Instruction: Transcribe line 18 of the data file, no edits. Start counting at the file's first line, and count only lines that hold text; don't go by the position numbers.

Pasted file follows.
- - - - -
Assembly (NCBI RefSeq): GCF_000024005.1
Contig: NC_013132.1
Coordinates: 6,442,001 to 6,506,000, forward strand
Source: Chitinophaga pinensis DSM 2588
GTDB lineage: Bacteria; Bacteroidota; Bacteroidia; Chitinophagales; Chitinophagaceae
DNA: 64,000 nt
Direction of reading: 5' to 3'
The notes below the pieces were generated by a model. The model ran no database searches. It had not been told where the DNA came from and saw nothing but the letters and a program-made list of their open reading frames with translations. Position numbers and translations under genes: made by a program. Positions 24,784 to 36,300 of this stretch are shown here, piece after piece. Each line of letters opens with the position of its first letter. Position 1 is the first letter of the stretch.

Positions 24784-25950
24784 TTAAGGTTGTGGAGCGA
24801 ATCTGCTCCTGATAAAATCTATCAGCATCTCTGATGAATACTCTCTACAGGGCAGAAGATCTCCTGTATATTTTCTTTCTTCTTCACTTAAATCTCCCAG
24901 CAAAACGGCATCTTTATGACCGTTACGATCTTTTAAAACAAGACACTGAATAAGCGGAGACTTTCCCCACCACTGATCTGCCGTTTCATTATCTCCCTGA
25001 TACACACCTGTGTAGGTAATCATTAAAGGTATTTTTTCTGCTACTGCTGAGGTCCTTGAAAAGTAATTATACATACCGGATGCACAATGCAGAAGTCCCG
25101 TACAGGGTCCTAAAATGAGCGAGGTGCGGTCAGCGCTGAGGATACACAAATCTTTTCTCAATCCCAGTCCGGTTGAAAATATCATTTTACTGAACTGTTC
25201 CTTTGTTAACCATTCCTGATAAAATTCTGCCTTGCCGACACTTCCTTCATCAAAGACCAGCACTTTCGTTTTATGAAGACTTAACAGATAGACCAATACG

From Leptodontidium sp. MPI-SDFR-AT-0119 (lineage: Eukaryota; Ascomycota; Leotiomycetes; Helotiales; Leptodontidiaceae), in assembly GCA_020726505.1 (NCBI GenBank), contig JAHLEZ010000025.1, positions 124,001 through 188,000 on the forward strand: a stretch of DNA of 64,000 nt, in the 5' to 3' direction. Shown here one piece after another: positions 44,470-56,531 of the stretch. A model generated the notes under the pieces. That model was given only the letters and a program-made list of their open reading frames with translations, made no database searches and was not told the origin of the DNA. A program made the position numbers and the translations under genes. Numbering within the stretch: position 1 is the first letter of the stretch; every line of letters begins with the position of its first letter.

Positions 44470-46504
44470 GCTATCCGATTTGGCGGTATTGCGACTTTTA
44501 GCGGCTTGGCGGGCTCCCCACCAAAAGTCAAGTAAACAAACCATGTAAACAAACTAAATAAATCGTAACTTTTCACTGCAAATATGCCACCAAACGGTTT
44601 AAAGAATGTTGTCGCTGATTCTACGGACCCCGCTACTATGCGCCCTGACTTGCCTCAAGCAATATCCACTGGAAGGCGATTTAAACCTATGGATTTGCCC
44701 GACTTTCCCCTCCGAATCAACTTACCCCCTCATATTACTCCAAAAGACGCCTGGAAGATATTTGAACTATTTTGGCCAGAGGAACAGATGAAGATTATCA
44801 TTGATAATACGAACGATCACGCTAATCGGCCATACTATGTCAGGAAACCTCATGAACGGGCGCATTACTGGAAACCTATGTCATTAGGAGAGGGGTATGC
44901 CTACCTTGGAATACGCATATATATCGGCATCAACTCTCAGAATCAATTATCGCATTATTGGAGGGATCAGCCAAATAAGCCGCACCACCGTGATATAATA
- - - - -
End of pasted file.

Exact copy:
44470 GCTATCCGATTTGGCGGTATTGCGACTTTTA